Gathered Moments: Asplund’s Villa Snellman
Virginia Woolf’s use of short stories to form larger works, and her bracketing of inner discourse with physical objects and phenomena, suggest a similar episodic approach to architectural composition. Discrete moments are assembled to form a whole which is often held within an overarching temporal structure. This structure does not determine the identity of each part but gathers each in proximity. The moment might last for the duration that a building stands or could be as fleeting as the place created by a pool of light from a lamp as it is turned on and off.
More contemporary with Woolf than the present, the Villa Snellman was built in 1917–18 in Djursholm, Stockholm. Designed by Erik Gunnar Asplund, it embodies an episodic approach to composition. The simple two storey high rectangular volume of the house ‘holds together’ an assemblage of unexpected individual episodes and incidents where one part does not necessarily relate directly to another. The diverse spaces of the house read as a collection of short stories contained in a single volume, much like Woolf’s Jacob’s Room, which would be published four years later.
A restrained, modest entrance facade conceals a complex, unpredictable interior. The entrance facade is flanked by a lower service wing and includes two doorways joined by a stepped plinth. Moving through a doorway in this facade visitors enter a tapered hallway, surprisingly non-parallel to the facade they have just passed through. Culminating in a staircase with a half landing, which itself tapers in another direction, the space continues upstairs where the varying thickness of the tapered facade wall, created by cupboards and a secondary staircase, can be read in the depth of a landing window. Amongst a series of closed doors along the landing wall is another opening which leads to another surprise—an ‘upper hall’ formed from a curved space lined with timber. Here, juxtaposed with a stove and awkwardly offset in the facing wall is a window, which when viewed from the garden, does not line up with the other windows as you might expect. Both this window and another half circle one above—the only one in the house—face south-west to receive the sunset and fading light as the family gather for evening prayers.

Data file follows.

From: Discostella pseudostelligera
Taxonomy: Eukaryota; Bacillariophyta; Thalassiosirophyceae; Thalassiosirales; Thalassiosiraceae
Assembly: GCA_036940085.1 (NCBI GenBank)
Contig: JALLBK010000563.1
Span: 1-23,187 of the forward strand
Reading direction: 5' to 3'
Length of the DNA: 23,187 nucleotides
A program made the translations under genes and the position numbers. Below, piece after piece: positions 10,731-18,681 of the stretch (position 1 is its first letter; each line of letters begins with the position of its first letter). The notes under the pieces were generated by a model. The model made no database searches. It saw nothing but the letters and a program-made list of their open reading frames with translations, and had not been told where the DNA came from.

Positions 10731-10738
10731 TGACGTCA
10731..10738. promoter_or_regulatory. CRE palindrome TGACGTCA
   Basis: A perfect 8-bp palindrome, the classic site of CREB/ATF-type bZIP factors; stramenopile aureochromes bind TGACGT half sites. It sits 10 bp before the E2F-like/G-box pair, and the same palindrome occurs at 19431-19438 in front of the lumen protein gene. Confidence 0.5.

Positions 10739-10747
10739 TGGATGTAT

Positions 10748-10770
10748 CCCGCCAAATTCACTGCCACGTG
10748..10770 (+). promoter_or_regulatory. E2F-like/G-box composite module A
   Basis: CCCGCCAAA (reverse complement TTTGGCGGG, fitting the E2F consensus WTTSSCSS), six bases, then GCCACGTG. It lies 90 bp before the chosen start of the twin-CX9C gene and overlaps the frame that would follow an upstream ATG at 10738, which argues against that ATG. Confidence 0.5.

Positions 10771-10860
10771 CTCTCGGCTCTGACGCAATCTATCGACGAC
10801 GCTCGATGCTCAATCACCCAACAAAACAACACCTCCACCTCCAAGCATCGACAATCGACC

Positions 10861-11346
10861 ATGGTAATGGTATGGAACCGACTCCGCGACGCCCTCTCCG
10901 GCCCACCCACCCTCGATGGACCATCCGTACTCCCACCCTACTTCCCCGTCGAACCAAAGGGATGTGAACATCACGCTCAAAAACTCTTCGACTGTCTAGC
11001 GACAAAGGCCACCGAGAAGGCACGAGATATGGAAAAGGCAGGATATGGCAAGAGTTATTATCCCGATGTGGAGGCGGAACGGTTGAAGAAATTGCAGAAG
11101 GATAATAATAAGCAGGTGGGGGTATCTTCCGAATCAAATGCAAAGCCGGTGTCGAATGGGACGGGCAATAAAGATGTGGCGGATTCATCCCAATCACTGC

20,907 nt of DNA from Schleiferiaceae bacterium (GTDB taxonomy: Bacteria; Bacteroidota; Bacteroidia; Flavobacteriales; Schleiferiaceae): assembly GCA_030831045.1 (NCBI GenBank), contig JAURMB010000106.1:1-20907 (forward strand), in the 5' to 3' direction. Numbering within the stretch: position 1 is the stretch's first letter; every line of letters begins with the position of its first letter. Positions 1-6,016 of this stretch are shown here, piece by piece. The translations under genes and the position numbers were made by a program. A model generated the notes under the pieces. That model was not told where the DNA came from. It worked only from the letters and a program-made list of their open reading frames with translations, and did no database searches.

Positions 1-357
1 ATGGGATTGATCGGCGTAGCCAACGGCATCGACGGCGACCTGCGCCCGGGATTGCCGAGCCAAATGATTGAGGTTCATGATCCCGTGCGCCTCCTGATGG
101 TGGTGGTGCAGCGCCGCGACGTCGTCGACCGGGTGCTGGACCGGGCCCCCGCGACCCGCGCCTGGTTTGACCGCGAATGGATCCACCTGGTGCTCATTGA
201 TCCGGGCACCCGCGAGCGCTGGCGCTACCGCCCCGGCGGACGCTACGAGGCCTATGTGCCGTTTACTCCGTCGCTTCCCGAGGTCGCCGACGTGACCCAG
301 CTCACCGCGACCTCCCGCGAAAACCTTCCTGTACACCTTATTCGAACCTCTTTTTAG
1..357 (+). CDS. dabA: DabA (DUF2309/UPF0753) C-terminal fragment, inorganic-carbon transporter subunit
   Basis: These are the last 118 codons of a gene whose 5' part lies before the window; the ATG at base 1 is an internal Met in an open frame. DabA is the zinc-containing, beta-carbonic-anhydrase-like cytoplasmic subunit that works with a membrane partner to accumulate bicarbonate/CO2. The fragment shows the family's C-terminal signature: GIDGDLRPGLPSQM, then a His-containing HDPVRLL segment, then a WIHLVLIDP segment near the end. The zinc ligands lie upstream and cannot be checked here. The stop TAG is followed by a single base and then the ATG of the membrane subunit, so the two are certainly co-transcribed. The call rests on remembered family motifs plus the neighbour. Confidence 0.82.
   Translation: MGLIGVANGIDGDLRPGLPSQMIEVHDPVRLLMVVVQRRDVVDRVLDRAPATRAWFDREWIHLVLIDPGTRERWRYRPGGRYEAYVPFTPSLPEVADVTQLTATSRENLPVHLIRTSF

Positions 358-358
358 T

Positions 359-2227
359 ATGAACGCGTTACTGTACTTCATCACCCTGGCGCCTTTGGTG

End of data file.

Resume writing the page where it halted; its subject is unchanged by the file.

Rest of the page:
This single trajectory—which will also be punctuated by a coterie of other objects and conditions, like the curved table ledge below the window, the warmth of the stove and comfort of a chair—is limited to one point of view. When other trajectories are considered, and the rest of the household become involved, a string of individual moments and points of view gather and entangle as the family dwell from day to day in the world created by the home. A multiplicity of intertwined narratives is written by each resident-author—all bracketed by the episodes of the house. Each of these individual, interior incidents are contained by the modest exterior and rectangular form that hold them together.
Excerpted from Andrew Carr, ‘Cathedrals on the light of a butterfly’s wings: the momentary architecture of Virginia Woolf’, Arq: Architectural Research Quarterly, 27(1) (2023). doi:10.1017/S1359135523000088. Read the full article here.